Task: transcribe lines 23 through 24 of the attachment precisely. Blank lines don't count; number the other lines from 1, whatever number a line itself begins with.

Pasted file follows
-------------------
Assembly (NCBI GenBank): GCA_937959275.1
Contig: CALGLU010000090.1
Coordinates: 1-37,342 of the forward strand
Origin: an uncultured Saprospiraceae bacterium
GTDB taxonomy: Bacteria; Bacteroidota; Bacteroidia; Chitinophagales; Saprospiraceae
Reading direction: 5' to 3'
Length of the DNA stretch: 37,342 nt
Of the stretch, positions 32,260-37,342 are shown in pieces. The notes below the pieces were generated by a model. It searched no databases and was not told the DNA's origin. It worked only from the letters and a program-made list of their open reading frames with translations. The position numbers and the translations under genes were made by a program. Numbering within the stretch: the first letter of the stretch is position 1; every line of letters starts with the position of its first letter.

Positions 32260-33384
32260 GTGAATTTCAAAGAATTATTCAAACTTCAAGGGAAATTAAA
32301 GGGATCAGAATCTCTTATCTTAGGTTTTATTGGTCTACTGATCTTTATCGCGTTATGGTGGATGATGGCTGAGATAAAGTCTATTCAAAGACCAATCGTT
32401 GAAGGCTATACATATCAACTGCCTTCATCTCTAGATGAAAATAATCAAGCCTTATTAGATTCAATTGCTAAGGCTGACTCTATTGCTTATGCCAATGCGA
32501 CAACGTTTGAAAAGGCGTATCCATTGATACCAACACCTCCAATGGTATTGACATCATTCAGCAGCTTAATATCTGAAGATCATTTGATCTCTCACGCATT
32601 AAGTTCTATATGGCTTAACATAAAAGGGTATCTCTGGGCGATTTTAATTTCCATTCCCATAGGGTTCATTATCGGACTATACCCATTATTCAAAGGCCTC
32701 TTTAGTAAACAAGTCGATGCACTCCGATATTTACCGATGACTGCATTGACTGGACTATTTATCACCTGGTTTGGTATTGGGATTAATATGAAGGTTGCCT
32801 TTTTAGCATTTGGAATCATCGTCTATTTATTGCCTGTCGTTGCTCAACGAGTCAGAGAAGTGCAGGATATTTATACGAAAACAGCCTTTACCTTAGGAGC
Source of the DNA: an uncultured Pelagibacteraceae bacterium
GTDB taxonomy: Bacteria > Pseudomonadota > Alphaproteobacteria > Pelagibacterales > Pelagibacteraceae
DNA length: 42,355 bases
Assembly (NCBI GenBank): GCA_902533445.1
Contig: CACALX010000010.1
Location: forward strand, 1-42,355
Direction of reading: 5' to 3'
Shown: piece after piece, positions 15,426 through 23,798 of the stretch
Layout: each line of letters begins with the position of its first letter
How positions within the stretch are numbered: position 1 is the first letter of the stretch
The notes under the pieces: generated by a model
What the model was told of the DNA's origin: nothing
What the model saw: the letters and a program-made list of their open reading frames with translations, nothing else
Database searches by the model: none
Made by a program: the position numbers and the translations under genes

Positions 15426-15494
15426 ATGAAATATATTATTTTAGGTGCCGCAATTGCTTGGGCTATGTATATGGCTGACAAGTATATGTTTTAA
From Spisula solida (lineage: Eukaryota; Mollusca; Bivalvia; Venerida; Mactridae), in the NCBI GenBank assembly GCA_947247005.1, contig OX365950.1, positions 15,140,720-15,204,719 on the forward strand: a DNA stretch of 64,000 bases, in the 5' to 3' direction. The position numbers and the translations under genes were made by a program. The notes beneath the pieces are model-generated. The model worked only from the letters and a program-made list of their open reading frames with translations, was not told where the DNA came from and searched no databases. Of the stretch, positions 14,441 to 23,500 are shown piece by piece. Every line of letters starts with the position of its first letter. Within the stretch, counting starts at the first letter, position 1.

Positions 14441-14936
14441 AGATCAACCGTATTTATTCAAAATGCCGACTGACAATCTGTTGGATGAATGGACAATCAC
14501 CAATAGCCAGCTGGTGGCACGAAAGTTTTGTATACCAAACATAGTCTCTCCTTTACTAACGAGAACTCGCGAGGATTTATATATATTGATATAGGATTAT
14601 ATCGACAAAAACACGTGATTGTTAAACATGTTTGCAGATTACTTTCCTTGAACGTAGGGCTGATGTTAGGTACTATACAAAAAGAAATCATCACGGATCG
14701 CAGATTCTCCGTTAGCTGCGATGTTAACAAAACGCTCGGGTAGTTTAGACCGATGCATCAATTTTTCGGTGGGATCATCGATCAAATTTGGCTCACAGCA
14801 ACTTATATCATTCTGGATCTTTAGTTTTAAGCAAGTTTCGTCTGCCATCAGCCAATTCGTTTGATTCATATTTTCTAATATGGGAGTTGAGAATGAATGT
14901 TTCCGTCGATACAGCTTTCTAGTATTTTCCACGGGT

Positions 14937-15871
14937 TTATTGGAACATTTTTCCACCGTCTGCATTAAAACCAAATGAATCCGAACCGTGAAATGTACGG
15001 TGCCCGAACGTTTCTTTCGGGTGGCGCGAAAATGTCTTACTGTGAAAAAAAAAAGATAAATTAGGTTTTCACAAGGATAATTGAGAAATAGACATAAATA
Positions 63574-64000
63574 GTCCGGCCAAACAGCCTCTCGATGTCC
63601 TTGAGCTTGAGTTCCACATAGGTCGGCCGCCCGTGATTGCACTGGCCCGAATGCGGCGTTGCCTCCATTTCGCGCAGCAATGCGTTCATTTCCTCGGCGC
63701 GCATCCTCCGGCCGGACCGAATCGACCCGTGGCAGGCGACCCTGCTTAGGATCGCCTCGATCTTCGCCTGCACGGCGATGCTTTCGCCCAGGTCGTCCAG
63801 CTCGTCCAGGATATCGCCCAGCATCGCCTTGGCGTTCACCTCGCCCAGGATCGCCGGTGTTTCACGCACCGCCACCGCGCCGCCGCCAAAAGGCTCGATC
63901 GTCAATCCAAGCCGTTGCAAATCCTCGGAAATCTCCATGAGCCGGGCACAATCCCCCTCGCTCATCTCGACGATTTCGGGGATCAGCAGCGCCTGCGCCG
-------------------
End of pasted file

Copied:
Direction of reading: 5' to 3'
Shown: piece after piece, positions 15,426 through 23,798 of the stretch